Business

Brazilian court favors iFood by considering that couriers have no employment bond with the company

The delivery app was facing a public lawsuit requiring the recognition of the labor bond

iFood courier. Photo: Shutterstock

This week, the Labor Court of São Paulo, in Brazil, denied a public lawsuit that requested the recognition of employment bond among the Brazilian delivery app iFood and its couriers. Similar to what happened in the country with Uber, when Brazil’s Superior Court of Justice (STJ) has ruled that a driver, who had initially filed the complaint, was, in fact, not an employee of the ride-hailing firm; now, it’s the delivery service that benefits from the same precedent. 

The judge responsible for the case expressed that motorcycle couriers are closer to the figure of freelancers, arguing that the courier is available to work in a schedule defined by themselves, having the option to start and end the journey whenever they want, as well as choosing to work with other competitor apps.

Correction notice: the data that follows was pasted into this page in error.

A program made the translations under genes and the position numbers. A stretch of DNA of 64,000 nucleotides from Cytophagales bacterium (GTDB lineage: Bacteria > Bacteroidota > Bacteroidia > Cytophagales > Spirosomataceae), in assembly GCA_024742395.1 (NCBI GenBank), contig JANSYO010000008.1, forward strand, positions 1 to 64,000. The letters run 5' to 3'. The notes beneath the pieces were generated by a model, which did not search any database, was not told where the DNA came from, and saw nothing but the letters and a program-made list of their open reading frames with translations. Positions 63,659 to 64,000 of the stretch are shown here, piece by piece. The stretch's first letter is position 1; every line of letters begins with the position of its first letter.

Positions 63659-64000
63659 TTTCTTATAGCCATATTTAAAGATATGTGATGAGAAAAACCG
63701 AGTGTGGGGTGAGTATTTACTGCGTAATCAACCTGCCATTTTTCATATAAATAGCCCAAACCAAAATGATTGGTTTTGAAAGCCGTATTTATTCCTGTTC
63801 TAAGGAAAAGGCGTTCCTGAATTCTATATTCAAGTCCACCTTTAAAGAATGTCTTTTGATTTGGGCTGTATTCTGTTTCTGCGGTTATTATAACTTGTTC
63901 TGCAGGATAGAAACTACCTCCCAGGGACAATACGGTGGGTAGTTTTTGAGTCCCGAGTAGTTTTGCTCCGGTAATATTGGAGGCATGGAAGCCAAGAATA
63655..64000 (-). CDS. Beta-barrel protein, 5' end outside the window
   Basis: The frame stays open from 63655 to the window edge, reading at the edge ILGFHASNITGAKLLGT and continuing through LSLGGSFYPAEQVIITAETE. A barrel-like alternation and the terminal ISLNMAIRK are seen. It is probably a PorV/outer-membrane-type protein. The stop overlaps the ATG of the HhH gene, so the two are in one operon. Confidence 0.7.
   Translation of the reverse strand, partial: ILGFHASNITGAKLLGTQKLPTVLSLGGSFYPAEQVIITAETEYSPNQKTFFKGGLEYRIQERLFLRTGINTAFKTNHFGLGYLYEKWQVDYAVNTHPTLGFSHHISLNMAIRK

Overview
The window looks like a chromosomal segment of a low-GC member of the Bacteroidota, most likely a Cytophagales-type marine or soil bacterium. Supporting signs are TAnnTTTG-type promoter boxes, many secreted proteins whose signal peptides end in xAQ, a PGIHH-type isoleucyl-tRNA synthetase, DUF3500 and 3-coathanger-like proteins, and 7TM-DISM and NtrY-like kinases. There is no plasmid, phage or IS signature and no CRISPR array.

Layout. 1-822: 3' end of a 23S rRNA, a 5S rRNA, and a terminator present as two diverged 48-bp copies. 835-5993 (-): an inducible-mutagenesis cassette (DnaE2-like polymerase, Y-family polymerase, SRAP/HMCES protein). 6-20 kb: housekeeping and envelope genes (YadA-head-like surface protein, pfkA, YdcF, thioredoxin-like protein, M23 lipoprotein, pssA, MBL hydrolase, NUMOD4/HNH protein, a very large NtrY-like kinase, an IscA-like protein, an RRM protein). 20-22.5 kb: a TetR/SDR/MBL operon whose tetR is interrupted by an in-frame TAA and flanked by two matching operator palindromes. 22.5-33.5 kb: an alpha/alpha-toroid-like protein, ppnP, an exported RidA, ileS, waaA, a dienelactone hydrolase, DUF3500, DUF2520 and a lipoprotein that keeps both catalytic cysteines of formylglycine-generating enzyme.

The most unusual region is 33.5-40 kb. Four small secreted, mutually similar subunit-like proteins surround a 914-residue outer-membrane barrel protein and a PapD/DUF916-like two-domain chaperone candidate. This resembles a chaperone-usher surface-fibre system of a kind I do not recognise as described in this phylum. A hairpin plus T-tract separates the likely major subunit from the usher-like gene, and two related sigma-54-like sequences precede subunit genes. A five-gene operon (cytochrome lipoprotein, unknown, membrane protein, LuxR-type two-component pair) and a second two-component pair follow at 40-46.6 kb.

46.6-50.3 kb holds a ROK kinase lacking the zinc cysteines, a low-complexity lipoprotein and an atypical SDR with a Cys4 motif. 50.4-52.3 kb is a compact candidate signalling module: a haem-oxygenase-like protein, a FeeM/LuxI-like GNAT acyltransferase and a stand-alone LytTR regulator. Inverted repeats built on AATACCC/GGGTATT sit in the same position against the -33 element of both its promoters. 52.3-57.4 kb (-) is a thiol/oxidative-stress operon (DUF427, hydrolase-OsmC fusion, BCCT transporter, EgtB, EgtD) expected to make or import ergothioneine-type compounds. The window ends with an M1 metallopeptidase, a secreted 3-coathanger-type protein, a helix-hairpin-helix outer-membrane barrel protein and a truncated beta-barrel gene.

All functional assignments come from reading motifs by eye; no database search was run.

In a statement to LABS, iFood considered it as a “historic decision”, showing that the Brazilian Justice recognizes how technology has been transforming new economic work relations. “In the New Economy, different job opportunities are generated, and the right of this professional to choose how and when to work must be respected. While this solution is being built, iFood keeps its commitment to dialogue and keep offering income generation opportunities for couriers who choose the app, as well as continuing to evolve with initiatives such as personal accident insurance and educational traffic safety campaigns so that it continues to be the platform of choice for couriers,” said the spokesperson. 

Operating in two models, iFood has more than 83,000 couriers directly linked to the company’s platform, while the others are hired by the restaurants themselves. This recent decision stands for couriers working in the first model. 

“We celebrate this historic decision in the country and in the world that preserves the right of professionals to choose to act flexibly and highlights that the economy is changing with new technologies – we have to think together on how to create modern laws that, at the same time, generate to these professionals income, opportunity and well-being, bringing growth and economic development to our country – this is the future”, said Fabricio Bloisi, CEO of iFood, in the statement.